duck key

Duck Key

An Information Guide to Duck Key in the Florida Keys


March 2007

The last ranking list for permits was issued some time ago. If you want to build a dwelling on a lot you own you must apply for a building permit and go through the rate of growth ordinance (ROGO). Points are awarded based on a variety of criteria and you can accumulate points each year you are on the list.


See below the ranking chart for more on ROGO and the proposed Tier System.


Residential Dwelling Unit Pre- Allocation Ranking

as approved by the Monroe County Planning Commisssion

Middle Keys - Year 15, Quarter 1 (July 14, 2006 to Oct. 13, 2006)



ROGO to be transformed into the Tier System


ROGO - Rate of Growth Ordinance

The Monroe County rate of growth ordinance (``ROGO'') sets a limit on the number
of permits the County may issue in a given time period for residential dwellings. The
ordinance adopted in 1992 at the urging of the State divides the county into three regions, upper, middle and lower, and allows a certain number of residential building permits to be issued for each region during a
specified period of time, i.e., either quarterly or annually. The ordinance limits building permits to allow for hurricane evacuation. Permits are issued through a system that grants points for meeting environmental criteria or donating a vacant lot for preservation. Those highest on the list receive permits

Tier System

Monroe County hopes to replace the old ROGO system with a new Tier growth management system which would direct building toward the least environmentally sensitive areas. The system is designed to determine which lands are suitable for building and which are not.

As of March 2007 the Tier System proposal has been challenged in the courts and the matter is unresolved, so the county continues to issue construction permits under the ROGO system.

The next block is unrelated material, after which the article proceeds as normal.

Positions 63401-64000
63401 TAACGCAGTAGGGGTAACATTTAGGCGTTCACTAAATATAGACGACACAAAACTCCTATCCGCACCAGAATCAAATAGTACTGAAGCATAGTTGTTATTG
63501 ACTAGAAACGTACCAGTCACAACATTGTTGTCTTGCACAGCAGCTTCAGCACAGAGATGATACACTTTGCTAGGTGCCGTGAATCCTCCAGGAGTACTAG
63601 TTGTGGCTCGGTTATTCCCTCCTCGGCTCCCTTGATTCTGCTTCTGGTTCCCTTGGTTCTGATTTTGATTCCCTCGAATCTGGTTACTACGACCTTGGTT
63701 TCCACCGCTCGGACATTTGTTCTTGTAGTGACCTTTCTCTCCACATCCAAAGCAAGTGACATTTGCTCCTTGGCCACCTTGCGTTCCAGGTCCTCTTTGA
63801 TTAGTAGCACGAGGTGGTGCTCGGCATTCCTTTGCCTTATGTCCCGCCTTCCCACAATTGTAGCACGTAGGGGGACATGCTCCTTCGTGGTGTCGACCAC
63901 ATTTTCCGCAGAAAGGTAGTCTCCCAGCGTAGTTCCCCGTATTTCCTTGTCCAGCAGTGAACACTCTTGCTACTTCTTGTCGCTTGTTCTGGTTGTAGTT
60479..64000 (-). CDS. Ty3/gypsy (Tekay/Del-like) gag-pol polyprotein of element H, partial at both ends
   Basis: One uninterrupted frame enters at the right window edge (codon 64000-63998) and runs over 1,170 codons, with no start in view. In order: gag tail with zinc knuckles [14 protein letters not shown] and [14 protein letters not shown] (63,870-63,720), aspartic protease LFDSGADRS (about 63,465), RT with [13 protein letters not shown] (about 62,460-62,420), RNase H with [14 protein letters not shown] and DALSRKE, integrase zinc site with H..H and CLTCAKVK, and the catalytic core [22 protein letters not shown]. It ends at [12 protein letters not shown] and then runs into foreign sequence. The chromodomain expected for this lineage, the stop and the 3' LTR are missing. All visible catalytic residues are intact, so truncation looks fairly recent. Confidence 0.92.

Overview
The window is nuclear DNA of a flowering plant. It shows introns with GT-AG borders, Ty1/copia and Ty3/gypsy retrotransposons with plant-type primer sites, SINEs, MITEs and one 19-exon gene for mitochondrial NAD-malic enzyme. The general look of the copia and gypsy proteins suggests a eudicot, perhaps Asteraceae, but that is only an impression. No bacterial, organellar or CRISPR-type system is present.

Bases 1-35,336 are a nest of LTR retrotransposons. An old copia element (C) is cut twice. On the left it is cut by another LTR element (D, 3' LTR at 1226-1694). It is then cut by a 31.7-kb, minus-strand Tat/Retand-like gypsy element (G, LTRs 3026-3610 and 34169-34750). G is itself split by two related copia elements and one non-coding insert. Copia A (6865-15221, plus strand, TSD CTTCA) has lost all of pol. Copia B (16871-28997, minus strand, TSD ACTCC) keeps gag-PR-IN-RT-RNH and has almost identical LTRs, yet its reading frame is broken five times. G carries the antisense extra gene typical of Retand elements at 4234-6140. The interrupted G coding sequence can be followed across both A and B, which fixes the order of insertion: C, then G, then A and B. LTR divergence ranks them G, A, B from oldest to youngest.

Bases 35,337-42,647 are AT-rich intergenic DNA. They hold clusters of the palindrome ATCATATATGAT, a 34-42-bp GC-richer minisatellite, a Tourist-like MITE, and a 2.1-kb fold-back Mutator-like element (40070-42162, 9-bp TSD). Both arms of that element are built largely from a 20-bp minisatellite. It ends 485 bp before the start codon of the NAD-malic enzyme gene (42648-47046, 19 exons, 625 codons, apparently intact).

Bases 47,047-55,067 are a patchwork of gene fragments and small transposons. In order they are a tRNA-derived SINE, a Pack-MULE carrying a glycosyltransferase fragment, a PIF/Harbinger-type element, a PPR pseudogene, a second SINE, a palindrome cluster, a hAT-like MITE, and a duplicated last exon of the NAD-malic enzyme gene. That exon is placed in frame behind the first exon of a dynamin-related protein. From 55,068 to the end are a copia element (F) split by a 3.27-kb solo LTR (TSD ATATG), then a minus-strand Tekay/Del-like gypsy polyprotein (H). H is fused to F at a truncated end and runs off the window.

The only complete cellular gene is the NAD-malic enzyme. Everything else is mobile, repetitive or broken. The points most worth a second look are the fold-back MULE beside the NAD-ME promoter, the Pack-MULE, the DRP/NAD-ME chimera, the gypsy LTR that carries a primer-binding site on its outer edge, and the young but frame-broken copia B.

Parcels of land ruled unbuildable will have to be acquired by the County or State.

Attorney Jim Mattson believes the tier system will make it easier for Keys landowners to win "regulatory taking" and "Bert Harris Act" claims against Monroe County. Mattson foresees such claims will render "Monroe County insolvent within a short time and forcing the owners of developed Keys land to pay property taxes at the constitutional maximum – four times what they pay now."

Mattson from Key Largo represents landowners against government, and since the early 1990's, most of his litigation practice has dealt with "regulatory 'taking' issues; i.e., 'taking' private property with confiscatory regulations."

Mattson argues taxes will have to be increased to pay land owners fair market value and transaction costs, and that "acquiring just the the Tier One lots on Big Pine and No Name Keys will cost the County on the order of $450 Million Dollars." " . . . County taxpayers will initially see their taxes raised to the Constitutional maximum (about 4 times what they are now); then the County Commission will be removed from office by the Governor and the State will be forced to pay compensation to landowners when the County's well runs dry. (Florida counties cannot file for bankruptcy, as cities can."
Mattson writes what "What Monroe County (and Marathon and Islamorada by inheritance) have done is called a "regulatory taking."

". . . many platted lot owners whose property was buildable as-of-right before September 15, 1986, saw their lots zoned Suburban Residential that suddenly required them to have an entire acre (today, two acres) to build a single-family home. This was impossible on a 6,000 to 10,000 ft2 lot, unless the lot owner can go out and purchase a half-dozen or so lots around his. These landowners have been "deprived of substantially all beneficial use," and at some time they will have to be paid."






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